Dick Fisher's reproduction Bendix wheels look great on restored antiques, but finding an authentic looking smooth tire can be difficult. Hans Gautschi, in Beinwil-am-See, Switzerland, sent us photos of how he made his own smoothies for his Hatz project:

The tires for 16" wheels are the same size as a Harley, so treaded tires are readily available. Hans tried several different tire brands. The first several tries resulted in tires that didn't rotate evenly. Hans has had success with the Shinko E240 tire, which results in a 25" diameter that weights 11 lbs when smooth. Hans says:

I mounted the tire on an ordinary aluminum motorcycle rim to which I fitted an axle to mount it in a big lathe. Then it took me about 3 hours per tire to cut most of the thread down with a special HSS tool while turning it at the lowest possible rpm, which was 300/min. The tool is like a Stanley chisel, only with a steeper angle and a curved edge.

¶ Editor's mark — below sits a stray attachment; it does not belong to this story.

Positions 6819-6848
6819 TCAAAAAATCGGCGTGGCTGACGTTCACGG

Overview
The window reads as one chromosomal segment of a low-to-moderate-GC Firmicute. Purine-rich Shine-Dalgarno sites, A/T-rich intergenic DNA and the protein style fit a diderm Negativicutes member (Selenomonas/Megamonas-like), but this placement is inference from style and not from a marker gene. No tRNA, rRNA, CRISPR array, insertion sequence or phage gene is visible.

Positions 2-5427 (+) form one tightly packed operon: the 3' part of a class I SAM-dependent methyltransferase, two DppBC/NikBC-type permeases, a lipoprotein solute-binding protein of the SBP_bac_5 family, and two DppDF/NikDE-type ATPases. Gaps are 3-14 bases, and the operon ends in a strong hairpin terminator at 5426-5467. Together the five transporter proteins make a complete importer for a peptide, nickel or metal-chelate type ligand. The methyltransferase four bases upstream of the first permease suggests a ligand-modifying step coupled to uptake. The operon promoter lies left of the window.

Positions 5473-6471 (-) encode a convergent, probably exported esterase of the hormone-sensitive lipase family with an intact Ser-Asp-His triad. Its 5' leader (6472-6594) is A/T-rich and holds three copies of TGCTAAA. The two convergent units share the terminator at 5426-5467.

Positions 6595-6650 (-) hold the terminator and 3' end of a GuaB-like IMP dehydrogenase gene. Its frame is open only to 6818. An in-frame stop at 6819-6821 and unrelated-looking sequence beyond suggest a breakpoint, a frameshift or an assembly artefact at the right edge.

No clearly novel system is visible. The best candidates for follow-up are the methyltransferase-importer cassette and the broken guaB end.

I quickly found out that it was necessary to sharpen the tool after a short time of use. The cutting angle of the tool seems to be important! Position so you can get off long filaments of rubber (like spaghetti). When down to the last 1/16" of tread it became hard to remove more. It seems that the rubber there is harder.

Then I took a belt sander (#40 grit) and worked against the rotation by just holding it on the tire and following along the section of the tire. Always stop and check if the amount of thread is equal over the whole tire. I found out that it was not even at all places, so I took a disk sander with #60 grid paper and sanded the whole surface for an even tread. Then again with the belt sander and again with the disc sander. When you just see a few marks of the thread, smooth it out with wet sanding fine paper (gradually up to #240).

I hope the tire lives for at least 5 years (if we don’t crash the Hatz in the first flight!)